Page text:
We put a lot of mileage on our bodies over a lifetime. But our moving parts aren't guaranteed for smooth and painless function
for life. More than 37 million Americans--about one in seven--have some form of arthritis (see box). All of them must deal
with some degree of pain from a chronic disease--one that has ups and downs, but never completely goes away.
Arthritis is a general term that refers to more than 100 different diseases that affect the joints, including muscles, tendons, and ligaments, and sometimes other parts of the body. Osteoarthritis, the most common form, primarily affects cartilage--which normally cushions joints--causing it to fray and wear away. Osteoarthritis is associated with aging and can cause joint pain, stiffness, reduced joint motion, and deformity.
Rheumatoid arthritis causes inflammatory changes in the joint lining that result in pain, stiffness, swelling, and loss of function in the joints. The disease can also affect other parts of the body and is often chronic.
How is it that some people with severe disease are still able to live active, involved lives? Their lives reflect how they manage
the disease, according to Dr. Kate Lorig, Director of the Stanford Patient Education Research Center in Palo Alto, California.
At a talk at the National Institutes of Health, Dr. Lorig explained that in arthritis, pain is the biggest problem. But it is not true
that each small increase in pain means a matching loss in mobility. Instead, up to a point, pain can increase quite a bit, causing
only a little more disability.
However, after a certain point, even a small increase in pain can greatly reduce an affected person's ability to get around. The
good news is that a small decrease in pain can sometimes help someone improve mobility a great deal. The other good news is
that not all the pain in arthritis is from the disease itself. Some of the pain comes from muscles that have lost their strength
(become deconditioned) because the original arthritis pain made it tougher to exercise. Deconditioned muscles don't work as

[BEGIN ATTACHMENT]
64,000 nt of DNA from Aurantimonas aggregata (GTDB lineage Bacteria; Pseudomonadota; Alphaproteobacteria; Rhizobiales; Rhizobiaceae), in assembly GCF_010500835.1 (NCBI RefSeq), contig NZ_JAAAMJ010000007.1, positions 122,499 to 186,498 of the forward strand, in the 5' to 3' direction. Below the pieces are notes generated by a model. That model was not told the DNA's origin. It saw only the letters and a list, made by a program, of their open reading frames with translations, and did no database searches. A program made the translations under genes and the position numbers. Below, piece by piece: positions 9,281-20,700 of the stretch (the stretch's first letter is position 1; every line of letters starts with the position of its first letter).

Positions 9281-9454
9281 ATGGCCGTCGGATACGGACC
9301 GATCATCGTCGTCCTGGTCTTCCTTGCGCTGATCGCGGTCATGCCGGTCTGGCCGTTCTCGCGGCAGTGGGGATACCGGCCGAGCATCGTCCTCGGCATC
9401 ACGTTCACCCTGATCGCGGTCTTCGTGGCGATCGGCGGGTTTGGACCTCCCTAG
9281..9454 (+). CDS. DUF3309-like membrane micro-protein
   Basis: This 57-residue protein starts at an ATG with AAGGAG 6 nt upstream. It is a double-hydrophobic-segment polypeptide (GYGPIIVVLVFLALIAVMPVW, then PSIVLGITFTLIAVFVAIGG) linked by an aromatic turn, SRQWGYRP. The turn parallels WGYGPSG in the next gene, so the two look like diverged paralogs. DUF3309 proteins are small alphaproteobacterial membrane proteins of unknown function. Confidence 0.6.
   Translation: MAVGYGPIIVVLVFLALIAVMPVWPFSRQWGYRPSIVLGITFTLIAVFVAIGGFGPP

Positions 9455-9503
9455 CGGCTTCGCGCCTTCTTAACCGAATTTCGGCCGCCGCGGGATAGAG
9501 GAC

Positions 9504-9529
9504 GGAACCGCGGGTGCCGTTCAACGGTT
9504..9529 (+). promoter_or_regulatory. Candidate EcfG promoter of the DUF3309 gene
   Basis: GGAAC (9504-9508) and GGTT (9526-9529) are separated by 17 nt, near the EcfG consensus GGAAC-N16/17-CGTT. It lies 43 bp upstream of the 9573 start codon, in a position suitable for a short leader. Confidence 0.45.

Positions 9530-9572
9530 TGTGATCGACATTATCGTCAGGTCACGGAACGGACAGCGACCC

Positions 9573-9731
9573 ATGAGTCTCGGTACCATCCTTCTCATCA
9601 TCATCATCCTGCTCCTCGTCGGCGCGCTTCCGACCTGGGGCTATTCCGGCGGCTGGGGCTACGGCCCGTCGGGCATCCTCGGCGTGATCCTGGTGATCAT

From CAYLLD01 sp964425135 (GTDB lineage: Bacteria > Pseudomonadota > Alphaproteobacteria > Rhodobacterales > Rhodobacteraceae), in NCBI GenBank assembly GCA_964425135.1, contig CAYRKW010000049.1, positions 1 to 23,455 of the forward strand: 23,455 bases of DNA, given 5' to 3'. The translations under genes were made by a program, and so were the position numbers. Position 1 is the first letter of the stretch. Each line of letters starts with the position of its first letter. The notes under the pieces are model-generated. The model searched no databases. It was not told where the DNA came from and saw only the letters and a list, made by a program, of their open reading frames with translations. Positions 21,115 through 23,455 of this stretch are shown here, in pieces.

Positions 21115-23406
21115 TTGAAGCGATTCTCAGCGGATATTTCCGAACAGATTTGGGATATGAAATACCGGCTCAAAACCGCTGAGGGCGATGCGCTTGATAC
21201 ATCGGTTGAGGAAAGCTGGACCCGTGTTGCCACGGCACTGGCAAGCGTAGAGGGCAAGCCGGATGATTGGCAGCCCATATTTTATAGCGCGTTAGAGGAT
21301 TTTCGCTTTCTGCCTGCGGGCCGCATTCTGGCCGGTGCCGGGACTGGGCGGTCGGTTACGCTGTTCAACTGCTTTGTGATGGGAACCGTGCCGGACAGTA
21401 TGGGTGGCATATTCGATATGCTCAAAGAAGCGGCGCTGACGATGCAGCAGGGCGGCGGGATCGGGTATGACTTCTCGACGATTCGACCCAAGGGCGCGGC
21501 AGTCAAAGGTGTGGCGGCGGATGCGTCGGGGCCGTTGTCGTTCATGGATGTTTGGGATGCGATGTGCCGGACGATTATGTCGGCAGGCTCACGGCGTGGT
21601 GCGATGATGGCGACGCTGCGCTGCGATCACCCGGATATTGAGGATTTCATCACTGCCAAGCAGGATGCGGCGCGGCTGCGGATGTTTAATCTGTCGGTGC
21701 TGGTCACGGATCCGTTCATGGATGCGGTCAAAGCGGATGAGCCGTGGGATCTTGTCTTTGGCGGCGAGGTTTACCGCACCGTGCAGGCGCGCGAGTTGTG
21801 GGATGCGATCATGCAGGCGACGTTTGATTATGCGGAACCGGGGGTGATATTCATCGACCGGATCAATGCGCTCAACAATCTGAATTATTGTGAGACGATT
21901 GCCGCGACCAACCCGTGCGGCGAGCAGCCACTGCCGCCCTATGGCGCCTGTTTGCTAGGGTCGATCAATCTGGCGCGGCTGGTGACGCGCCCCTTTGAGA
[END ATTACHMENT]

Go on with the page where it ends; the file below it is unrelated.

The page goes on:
well and become tense, causing more pain.
With this in mind, one way to reduce pain is to exercise. Exercise, done carefully, is much more likely to help than to hurt. It
can make you stiff or sore for a short time, but it is unlikely to cause lasting problems. The key is to start slowly, build up
gradually, and do it regularly.
Emotions such as depression, worry, and fatigue can also increase pain. By the same token, your mind can also be a tool to
reduce pain. The mind, Dr. Lorig said, is like a radio--you can get a lot of stations but you only get one clearly at a time. You
can distract yourself from pain or anxiety for a short time by focusing on an unrelated idea--like counting when climbing stairs
or going to sleep.
Dr. Lorig also recommends "self-talk," another technique that makes use of the mind. Self-talk means to take the mental
messages we give ourselves every day--"I'm too discouraged to do this" or "I will only fail if I try to exercise"--and change
them from negative to positive. Try "I will start the day with something pleasant," like drinking a cup of coffee, stroking a pet,
or talking with a friend. These messages help rule our emotions, and "up" messages can lift our moods.
By trying measures like these, people with arthritis can break a cycle in which pain, inactivity, and emotions like depression and
anxiety all feed into each other. Everyone with arthritis, says Dr. Lorig, has to do three things:
1) do what the disease demands, like taking drugs or watching your diet;
2) get on with life, like being a parent, making a living, keeping a house;
3) deal with the emotions that come with a life changed by illness.
Confidence is key to doing all three.--an NIH HEALTHWise report, January 1998
Some pointers for people with arthritis:
Choose the exercise program you enjoy most and make it a habit.
Start strengthening exercises slowly with small weights (a 1- or 2-pound weight can make a big difference).
Add endurance exercise such as walking or biking for 5 minutes 2 or 3 times a day.
Ease off if joints become painful, inflamed, or red and work with your doctor to find the cause and eliminate it.
More tips are available in a brochure by the National Institute of Arthritis and Musculoskeletal and Skin Diseases (NIAMS) on
arthritis and exercise. It is available on-line at http://www.nih.gov/niams/healthinfo/arthexfs.htm. For a printed copy of it or other materials on arthritis contact:
National Arthritis and Musculoskeletal and Skin Diseases
National Institutes of Health
1 AMS Circle
Bethesda, MD 20892-3675
The Arthritis Foundation is the major voluntary organization devoted to arthritis. The Foundation publishes a free pamphlet on
exercise and arthritis and a monthly magazine for members that provides up-to-date information on all forms of arthritis.
1330 West Peachtree Street
Atlanta, GA 30309
Phone: 404-872-7100 or 800-283-7800 or call your local chapter (listed in the telephone directory)
World Wide Web address: http://www.arthritis.org
For more information, contact: